Iran’s currency hit a new record low on Sunday, dropping past 100,000 rials to the US dollar as Iranians brace for Tuesday next week, when Washington is due to reimpose a first lot of economic sanctions.
The US in May pulled out of a 2015 deal between world powers and Tehran under which international sanctions were lifted in return for curbs on its nuclear program.
Washington decided to reimpose sanctions upon its withdrawal, accusing Tehran of posing a security threat.
It has told countries they must halt imports of Iranian oil from Nov. 4 or face US financial measures.
On Sunday, the rial plunged to 112,000 on the unofficial market, down from about 97,500 rials on Saturday, according to foreign-exchange Web site Bonbast.com.
The US dollar was exchanged between 108,500 rials and 116,000 rials, other Web sites said.
The rial has lost about half of its value since April because of a weak economy, financial difficulties at local banks and heavy demand for US dollars among Iranians who fear the effects of sanctions.
The Iranian central bank blamed “enemies” for the fall of the currency and a rapid rise in the prices of gold coins, and the judiciary said 29 people had been arrested on charges that carry the death penalty.
“The recent developments in the foreign exchange and gold markets are largely due to a conspiracy by enemies with the aim of exacerbating economic problems and causing public anxiety,” the central bank said in a statement read on state television.
Iranian judiciary spokesman Gholamhossein Mohseni Ejei told state television that “29 people have been arrested for economic disruption and will be soon put on trial... More may be arrested tonight and tomorrow.”
“Many of them face the charge of ‘spreading corruption on Earth,’” Ejei said, referring to a capital offense under Iran’s Islamic laws.
Besides the currency fall, the expected return of sanctions has triggered street protests, including by bazaar traders usually loyal to the Muslim rulers, and a public outcry over alleged profiteering and corruption.
On Saturday, Ejei said 18 people had been arrested over alleged profiteering from foreign-exchange dealings and the illegal importing of luxury cars.
US President Donald Trump has called the agreement one of the worst deals ever negotiated, but in a bid to salvage the accord, Iran’s European partners in the deal are preparing a package of economic measures.
However, France this month said that it was unlikely European powers could put the package together before November.
Washington is on Tuesday next week reimpose sanctions on Iran’s purchase of US dollars, its trade in gold and precious metals and its dealings with metals, coal and industrial-related software.
Sanctions also would be reapplied to US imports of Iranian carpets and foodstuffs, and on certain related financial transactions.
Iran’s oil exports could fall by as much as two-thirds this year due to sanctions, straining oil markets amid supply outages elsewhere.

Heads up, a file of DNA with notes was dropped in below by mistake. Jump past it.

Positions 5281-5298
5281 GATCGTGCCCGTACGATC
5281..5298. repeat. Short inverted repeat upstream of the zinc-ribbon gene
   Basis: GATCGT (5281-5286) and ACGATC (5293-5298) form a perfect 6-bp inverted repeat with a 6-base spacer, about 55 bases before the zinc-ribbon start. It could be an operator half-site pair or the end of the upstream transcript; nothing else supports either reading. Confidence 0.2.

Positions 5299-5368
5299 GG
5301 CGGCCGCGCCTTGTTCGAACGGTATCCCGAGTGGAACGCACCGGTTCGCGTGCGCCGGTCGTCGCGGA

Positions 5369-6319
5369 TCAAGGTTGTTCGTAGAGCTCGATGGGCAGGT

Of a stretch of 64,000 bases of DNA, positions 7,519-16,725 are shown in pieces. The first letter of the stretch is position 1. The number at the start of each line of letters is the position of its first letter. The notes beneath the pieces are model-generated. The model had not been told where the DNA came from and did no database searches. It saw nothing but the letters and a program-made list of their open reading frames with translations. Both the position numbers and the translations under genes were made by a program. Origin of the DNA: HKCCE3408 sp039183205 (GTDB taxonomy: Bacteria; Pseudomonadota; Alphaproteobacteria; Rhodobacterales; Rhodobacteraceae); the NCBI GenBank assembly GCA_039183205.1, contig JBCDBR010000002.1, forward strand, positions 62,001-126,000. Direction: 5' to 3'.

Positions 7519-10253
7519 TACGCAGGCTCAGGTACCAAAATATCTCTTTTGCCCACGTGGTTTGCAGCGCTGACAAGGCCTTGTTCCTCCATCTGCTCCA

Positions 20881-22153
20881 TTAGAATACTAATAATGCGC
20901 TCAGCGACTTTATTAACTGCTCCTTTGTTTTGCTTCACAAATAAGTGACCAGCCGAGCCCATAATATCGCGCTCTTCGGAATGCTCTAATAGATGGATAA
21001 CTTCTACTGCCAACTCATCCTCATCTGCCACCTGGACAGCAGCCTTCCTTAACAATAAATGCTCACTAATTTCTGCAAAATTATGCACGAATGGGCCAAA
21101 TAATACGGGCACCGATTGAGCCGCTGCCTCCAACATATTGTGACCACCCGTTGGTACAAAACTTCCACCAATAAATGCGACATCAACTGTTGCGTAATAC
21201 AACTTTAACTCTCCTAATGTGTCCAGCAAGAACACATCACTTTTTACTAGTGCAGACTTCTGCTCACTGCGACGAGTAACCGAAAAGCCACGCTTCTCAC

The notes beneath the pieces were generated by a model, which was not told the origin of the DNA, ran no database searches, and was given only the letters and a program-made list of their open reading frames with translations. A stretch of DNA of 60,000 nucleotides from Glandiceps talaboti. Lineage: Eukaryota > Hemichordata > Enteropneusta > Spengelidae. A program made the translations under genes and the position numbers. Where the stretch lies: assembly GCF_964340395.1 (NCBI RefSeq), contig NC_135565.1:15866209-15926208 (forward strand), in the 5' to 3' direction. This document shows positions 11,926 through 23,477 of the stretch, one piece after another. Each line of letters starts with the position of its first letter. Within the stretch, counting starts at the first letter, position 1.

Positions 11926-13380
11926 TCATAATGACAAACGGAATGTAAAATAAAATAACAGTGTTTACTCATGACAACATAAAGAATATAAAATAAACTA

NOTABLE SHIFT: By 2030, 50% of all laptops would be assembled in Southeast Asia, while Taiwan would still mostly focus on research and development, a report said Global laptop and desktop computer supply chains are expected to shift significantly away from China in the next 10 years, a Market Intelligence & Consulting Institute (MIC, 產業情報研究所) report said. By 2030, only 40 percent of global laptop production would remain in China, said the report, which was released on Thursday. “The reshuffling of the global supply chain will be one of the most important trends in the next 10 years,” the institute said in the report. “In the long run, key component makers will follow laptop assemblers in moving out of China.” The Taipei-based institute predicted most key component makers
NO VIRUS BLUES: A SEMI Taiwan official said that the virus does not slow down the global semiconductor industry’s investment in manufacturing equipment The production value of the nation’s semiconductor industry is expected to grow 16.7 percent this year from last year, outpacing the global industry’s 3.3 percent growth, industry association SEMI said yesterday. That would help Taiwan safeguard its second spot in the global semiconductor market with a production value of more than NT$3 trillion (US$102.73 billion), SEMI Taiwan president Terry Tsao (曹世綸) told a media briefing in Taipei for the Semicon Taiwan trade show beginning today. The global semiconductor industry’s production value is expected to increase to US$426 billion this year, SEMI said. In terms of semiconductor equipment investment, equipment billings from Taiwanese firms
Intel Corp has received licenses from US authorities to continue supplying certain products to Huawei Technologies Co (華為), a company spokesman said yesterday. Washington has been pushing governments around to world to squeeze out Huawei, saying that the telecom giant would hand data to Beijing for espionage. From Monday last week, new curbs have barred US companies from supplying or servicing Huawei. This week, the state-backed China Securities Journal reported that Intel had received permission to supply Huawei. China’s Semiconductor Manufacturing International Corp (SMIC, 中芯國際), which uses US-origin equipment to make chips for Huawei and other companies, last week confirmed that it had sought
Merck Group Taiwan yesterday said that it plans to invest substantially on expanding its fab in Kaohsiung’s Lujhu District (路竹) to better serve its local customers, including Taiwan Semiconductor Manufacturing Co (TSMC, 台積電). The company said it plans to expand its production space by 50 percent in the next five years and its workforce by about 40 percent, Merck Group Taiwan managing director Dick Hsieh (謝志宏) told a media briefing in Taipei. Hsieh declined to disclose investment details, but said that the latest investment would exceed the total amount Merck has invested in Taiwan over the past few years. Those investments would be